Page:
Monday, April 25, 2005

Jury Duty: It takes a Nation

DUI Blog : Bad Drunk Driving Laws, False Evidence and a Fading Constitution

The hardest thing to do for most folks is to sit in judgment of a fellow citizen. I have always thought of people who serve on juries in our country as real patriots. They allow themselves to be dragged into a dispute that they are otherwise not involved in and have to participate in a very tough ritual to finally be selected to "enjoy" the "privilege" of service. They risk their jobs and often are reimbursed next to nothing ( I am aware of one state where it costs more an hour to park near the court than a juror makes an hour during service.) They are inconvenienced in so many ways and yet without them our system of fair trial grinds to a halt.

Then you get cases like the one my fellow criminal defense lawyer and blawgger talks about in the link above. Judges showing all the judicial qualities of hungry irritable dinosaurs and Attorney sore losers who just don't know when they should shut up. Help is on the way however in the form of a new American Bar Association Report entitled "The American Jury Project" . The report has Nineteen principals which Courts and States will want to implement to help keep people involved in jury duty and assure the health of our legal system and especially our Trial rights.

In reviewing the report there are some strikingly good suggestions such as:

Principal 1 (E):A quality and accessible jury system should be maintained with budget procedures that will ensure adequate, stable, long-term funding under all economic conditions.
In other words government's shouldn't cut the jury when they have to cut corners.

SERVICE AND THEIR SERVICE SHOULD BE FACILITATED A. All persons should be eligible for jury service except those who:
5. Have been convicted of a felony and are in actual confinement or
on probation, parole or other court supervision.

I think this is a great idea. Many states deny the right of jury service to people who have been convicted of a felony there by disenfranchising many minority and poor people ( as they are more densely represented in the convicted felon ranks than Caucasians and wealthy people)
Including convicted felons who have served their sentences is a good way to welcome the felon back into societies ranks and to start the healing process that usually seems not to occur after the felon has paid his debt to society,
I would like to go one step further here to assure a jury of ones peers and also a cross-section of the community and bring an end to the practice of death qualifying a jury. If a death penalty case is on the docket and one is opposed to the death penalty they are forbidden from serving on the jury. This is unfair and means that people who oppose the death penalty do not get a say on that jury. They are discriminated against and so is the accused who often loses a juror who maybe more disposed to his side of the case whether or not there was a death sentence involved in the matter.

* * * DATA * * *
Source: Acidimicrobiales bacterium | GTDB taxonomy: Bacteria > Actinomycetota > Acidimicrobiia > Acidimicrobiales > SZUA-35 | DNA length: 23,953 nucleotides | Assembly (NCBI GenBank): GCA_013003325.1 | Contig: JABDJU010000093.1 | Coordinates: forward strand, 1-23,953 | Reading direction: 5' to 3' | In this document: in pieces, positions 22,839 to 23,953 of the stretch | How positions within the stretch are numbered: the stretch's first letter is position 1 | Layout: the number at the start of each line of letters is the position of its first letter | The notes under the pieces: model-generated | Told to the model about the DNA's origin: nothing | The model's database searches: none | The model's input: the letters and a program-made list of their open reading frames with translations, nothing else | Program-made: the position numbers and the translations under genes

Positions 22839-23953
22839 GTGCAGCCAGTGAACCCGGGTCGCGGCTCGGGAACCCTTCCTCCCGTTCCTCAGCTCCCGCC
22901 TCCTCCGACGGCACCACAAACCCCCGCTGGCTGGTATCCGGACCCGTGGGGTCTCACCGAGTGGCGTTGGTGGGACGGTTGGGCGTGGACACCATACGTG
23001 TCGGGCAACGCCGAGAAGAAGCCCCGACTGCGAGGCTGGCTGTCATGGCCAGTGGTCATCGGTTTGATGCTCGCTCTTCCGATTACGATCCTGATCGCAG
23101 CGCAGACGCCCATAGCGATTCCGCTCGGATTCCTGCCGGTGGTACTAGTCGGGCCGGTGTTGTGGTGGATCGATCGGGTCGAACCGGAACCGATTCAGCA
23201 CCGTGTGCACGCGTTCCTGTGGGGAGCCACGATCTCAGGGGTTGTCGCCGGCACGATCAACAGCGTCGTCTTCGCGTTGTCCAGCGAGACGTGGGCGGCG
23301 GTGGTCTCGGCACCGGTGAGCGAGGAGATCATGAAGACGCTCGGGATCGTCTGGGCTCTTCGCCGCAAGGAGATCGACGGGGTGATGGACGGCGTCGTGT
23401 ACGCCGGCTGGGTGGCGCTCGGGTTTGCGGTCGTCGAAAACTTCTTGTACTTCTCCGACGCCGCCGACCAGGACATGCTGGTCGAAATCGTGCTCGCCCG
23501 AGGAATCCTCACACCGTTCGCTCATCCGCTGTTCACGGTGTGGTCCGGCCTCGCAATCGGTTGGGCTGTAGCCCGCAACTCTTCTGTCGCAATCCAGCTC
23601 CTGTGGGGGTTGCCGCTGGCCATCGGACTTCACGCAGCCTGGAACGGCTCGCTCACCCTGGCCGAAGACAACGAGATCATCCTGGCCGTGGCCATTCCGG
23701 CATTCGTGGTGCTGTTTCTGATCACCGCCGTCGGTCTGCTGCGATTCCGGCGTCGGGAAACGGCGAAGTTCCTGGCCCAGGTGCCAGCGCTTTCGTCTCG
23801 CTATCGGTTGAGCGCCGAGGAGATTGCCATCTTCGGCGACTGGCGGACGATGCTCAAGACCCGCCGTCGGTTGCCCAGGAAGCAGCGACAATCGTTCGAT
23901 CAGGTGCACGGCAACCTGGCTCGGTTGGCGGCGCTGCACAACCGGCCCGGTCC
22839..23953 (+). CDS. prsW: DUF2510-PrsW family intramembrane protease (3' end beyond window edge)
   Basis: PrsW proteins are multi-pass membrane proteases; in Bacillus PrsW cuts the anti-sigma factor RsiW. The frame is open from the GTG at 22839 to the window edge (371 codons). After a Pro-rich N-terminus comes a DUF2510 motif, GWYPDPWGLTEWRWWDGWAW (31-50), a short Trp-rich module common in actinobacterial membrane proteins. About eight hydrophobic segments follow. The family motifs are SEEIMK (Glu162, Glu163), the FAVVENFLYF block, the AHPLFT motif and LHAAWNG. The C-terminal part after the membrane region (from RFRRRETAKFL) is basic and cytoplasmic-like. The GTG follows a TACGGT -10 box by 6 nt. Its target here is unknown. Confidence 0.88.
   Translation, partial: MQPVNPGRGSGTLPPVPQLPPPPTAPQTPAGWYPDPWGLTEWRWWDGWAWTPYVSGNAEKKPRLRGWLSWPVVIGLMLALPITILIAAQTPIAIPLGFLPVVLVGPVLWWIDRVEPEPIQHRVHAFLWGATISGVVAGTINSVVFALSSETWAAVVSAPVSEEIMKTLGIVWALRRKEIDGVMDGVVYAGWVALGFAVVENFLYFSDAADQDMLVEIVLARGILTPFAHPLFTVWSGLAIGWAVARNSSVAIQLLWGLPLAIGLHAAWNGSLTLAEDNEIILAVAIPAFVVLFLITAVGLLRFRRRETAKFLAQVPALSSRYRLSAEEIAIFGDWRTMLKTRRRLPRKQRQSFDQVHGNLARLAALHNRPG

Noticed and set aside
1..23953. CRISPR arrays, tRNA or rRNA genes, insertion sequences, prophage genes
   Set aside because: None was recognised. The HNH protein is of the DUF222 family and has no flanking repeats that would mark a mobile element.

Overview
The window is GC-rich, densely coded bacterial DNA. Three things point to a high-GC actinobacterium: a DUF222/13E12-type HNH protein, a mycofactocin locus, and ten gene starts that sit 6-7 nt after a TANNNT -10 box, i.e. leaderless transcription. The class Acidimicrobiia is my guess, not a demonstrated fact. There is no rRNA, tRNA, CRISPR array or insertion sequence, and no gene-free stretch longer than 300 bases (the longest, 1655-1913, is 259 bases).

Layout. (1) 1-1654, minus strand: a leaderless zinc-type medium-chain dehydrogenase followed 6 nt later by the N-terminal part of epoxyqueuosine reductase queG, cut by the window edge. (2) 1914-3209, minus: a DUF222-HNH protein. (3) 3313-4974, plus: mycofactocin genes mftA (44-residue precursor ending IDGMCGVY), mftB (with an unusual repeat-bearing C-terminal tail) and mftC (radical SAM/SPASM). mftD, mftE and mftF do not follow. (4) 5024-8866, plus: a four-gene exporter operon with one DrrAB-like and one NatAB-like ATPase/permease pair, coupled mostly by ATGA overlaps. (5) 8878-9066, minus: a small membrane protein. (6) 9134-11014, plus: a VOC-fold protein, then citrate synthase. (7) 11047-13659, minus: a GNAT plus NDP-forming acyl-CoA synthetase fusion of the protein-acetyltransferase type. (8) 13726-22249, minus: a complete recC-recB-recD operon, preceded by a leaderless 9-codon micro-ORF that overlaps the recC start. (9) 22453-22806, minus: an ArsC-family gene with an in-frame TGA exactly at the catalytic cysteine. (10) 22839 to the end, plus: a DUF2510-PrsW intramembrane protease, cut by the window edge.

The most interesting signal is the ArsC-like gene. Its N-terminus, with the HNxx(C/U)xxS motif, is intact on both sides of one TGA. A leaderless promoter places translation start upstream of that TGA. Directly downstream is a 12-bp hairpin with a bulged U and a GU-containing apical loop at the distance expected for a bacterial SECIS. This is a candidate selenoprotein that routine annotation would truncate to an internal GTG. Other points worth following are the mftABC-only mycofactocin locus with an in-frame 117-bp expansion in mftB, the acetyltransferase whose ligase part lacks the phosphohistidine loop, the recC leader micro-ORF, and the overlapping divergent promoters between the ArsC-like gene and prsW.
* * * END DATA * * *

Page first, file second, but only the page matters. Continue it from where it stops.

Principal 2 (C)(1) & (2) stands for the proposition that no one should have to spend more than one day in a central jury room waiting to see if they get called on a case. The proposition is that they serve one day or one trial whichever is longer. Where that cannot be accomplished the principal requires no more than 2 weeks service ( unless on a jury that is going longer) at least you are not stuck there forever.

And then there is Principal 2 (F) (1-3) which I reprint here:
"F. Persons called for jury service should receive a reasonable fee.
1. Persons called for jury service should be paid a reasonable fee that
will, at a minimum, defray routine expenses such as travel,
parking, meals and child-care. Courts should be encouraged to
increase the amount of the fee for persons serving on lengthy trials.
2. Employers should be prohibited from discharging, laying off,
denying advancement opportunities to, or otherwise penalizing
employees who miss work because of jury service.
3. Employers should be prohibited from requiring jurors to use leave
or vacation time for the time spent on jury service or be required to
make up the time they served.
I think this section needs to take in the needs of employers also. Small offices or highly technical jobs of course put a big burden on small employers. On the other hand businesses need jurors also and they need to know that they must suck up the cost of this type of service. Maybe there should be insurance for losing a key employee so that the employee is guaranteed to get his regular salary and the employer can then use the salary to hire a temp.

Anyway those are just the first two principals. There are nineteen others that range from jurors taking notes to jurors asking questions!! I may be writing more on this wonderful document in the coming weeks but for now we should be ready and willing to let our State assemblages and Senators and judges know we support these suggestions and want to see them put into effect. It may costs a little more but our justice system just needs to know that without jurors their is no justice.

That's what I think. If you think you want to discuss it on line leave a message or comment here or write to me through my law firm contact us pad found at . I'd loved to know what you thought of your service on a jury and/ or why you didn't want to serve or what motivated you to serve. I am also interested in hearing your suggestions to improve the jury system in NY and on Long Island.

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